Women Can...Be on Canadian Boards

May 16, 2013Each country does it differently. Norway, Spain, and France have opted for quotas. The United Kingdom and the United States require disclosure. The Australian Stock Exchange has a “comply or explain” requirement.

And now, Canada has an advisory committee, whose members possess the best brains and finest track records in the fields of business and public policy. The committee advises industry and government about how to improve women’s representation on corporate boards. Even at the provincial level, the Ontario Securities Commission has just moved forward with a similar effort in Ontario, making it clear that the winds are shifting as more and more decision-makers understand gender diversity on boards to be a critical economic issue for Canada.

Regardless of the initiative, it’s great to see growing awareness and action.

I’m delighted to participate in the new Canadian Federal Government Advisory Committee as Catalyst Canada’s ex officio representative on the committee, along with our colleagues from The Women’s Executive Network and the Canadian Board Diversity Council. I’m especially pleased that the government has asked for recommendations by the fall of this year and that the Minister leading the committee is positioning this as an important economic issue.

We know that our economic competitiveness, as well as innovation and individual corporate performance, is enhanced when decision makers represent a broad spectrum of perspectives.

Specifically, we know that having more women at the top improves the bottom line.

I’d encourage the committee to look at initiatives that are already beginning to find traction in Canada. Launched in 2012, the Catalyst Accord asks Financial Post 500 CEOs to make a voluntary commitment to raise the overall proportion of board seats held by women in Canada to 25 percent by 2017. For many companies, getting to 25 percent means simply adding one more woman to their boards. But for the over 40 percent of public FP500 companies who currently have no women on their boards, there’s a lot more work to be done.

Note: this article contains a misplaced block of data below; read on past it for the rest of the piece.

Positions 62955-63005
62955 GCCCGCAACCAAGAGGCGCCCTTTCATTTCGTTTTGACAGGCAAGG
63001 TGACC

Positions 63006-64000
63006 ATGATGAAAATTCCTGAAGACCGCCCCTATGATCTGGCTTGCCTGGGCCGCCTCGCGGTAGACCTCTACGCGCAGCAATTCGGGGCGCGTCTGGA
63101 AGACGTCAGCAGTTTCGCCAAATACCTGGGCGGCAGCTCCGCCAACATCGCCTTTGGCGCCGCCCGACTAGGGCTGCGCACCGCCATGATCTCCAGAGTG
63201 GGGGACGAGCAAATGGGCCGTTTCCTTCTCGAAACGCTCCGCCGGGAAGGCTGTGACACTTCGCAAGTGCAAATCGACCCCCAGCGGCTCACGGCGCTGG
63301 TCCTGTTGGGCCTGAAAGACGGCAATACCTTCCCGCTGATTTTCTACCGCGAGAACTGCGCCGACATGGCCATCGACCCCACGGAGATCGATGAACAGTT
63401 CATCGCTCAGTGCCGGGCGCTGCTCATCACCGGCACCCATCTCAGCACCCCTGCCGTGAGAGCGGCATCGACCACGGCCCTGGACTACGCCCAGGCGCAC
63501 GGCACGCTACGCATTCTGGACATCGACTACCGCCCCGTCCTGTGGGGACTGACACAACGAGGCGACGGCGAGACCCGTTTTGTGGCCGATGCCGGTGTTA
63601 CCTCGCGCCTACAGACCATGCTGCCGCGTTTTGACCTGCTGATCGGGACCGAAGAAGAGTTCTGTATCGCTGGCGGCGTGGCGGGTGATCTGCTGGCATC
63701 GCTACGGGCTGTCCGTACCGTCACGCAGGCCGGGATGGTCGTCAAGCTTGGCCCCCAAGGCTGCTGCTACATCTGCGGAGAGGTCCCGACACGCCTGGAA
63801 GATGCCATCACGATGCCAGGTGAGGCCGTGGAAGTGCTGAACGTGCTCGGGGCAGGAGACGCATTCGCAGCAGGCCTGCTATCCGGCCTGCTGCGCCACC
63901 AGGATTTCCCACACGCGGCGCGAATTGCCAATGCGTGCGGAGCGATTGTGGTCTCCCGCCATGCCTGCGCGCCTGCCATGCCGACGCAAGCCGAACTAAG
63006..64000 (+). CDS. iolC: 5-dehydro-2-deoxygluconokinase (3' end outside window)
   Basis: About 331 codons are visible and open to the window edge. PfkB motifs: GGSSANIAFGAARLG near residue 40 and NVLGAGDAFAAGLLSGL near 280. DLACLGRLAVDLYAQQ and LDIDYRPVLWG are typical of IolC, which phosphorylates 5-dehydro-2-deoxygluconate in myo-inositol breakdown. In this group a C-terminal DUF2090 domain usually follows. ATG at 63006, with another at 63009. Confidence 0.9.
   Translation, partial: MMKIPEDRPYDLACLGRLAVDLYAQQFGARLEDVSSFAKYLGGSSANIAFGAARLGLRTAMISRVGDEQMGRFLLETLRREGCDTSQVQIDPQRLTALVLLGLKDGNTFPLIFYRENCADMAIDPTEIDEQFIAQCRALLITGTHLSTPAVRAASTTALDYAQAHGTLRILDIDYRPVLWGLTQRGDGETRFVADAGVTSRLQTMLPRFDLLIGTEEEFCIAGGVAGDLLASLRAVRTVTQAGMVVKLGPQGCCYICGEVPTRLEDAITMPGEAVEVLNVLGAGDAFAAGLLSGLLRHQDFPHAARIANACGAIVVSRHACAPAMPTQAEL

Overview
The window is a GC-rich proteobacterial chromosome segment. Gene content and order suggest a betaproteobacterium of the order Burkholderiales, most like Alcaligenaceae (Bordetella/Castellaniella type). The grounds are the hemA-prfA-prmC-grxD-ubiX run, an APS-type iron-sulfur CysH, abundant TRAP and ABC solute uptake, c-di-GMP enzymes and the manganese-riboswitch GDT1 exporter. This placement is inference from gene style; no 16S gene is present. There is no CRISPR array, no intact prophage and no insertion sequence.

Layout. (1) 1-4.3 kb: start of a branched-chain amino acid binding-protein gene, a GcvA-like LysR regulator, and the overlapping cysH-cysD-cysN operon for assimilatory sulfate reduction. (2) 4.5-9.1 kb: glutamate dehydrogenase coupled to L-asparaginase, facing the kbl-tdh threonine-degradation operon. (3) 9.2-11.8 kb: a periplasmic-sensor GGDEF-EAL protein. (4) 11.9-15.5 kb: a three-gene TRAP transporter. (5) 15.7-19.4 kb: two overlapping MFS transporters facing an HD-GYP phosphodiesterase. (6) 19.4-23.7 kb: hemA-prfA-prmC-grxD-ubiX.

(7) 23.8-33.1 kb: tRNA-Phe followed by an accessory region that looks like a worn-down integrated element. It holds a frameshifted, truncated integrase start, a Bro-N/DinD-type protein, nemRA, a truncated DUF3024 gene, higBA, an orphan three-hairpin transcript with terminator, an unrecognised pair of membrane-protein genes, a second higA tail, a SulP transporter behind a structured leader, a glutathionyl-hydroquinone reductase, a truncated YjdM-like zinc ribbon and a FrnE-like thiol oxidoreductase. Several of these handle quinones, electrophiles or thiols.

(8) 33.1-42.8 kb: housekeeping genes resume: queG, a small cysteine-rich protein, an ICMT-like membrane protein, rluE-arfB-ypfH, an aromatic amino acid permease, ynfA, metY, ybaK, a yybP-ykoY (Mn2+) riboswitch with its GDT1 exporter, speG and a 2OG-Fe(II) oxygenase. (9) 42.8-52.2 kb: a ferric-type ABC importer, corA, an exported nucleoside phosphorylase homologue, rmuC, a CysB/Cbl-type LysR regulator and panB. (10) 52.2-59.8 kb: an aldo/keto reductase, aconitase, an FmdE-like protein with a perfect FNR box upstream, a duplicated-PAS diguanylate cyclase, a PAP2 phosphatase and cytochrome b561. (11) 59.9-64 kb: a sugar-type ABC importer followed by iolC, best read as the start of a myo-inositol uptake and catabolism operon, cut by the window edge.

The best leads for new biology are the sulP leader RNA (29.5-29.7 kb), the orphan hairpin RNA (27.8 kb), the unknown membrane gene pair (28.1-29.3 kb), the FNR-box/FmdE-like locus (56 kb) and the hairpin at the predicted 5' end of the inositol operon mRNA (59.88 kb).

One year into the initiative, 13 companies have signed on.

Fortunately for them, there is no shortage of Canadian women who are ready, willing, and more than able to be effective, strong, board members. (The “lack of board-ready women” myth has more basis in corporate recruiting practices, which have often been restricted to familiar faces, than in fact.)

Our Catalyst Corporate Board Resource, launched in 2012 to support corporate efforts towards board diversity, offers member companies who choose to become Catalyst Accord signatories a long list of experienced, CEO-sponsored women to recruit for their specific needs. The leadership demonstrated by the 13 signatory companies is a critical first step in shifting Canadian corporate culture. The establishment of the Canadian Federal Government Advisory Committee is an important next step in enlisting federal government leadership to drive change.

Together, we can ensure that the Canadian economy benefits from the talents of Canada’s board-ready women, and the diverse leadership we need to make opportunities out of global challenges.


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The views expressed herein are solely those of the guest blogger and do not necessarily reflect those of Catalyst. Catalyst does not endorse any political candidates. The post and the comments are presented only for the purpose of informing the public.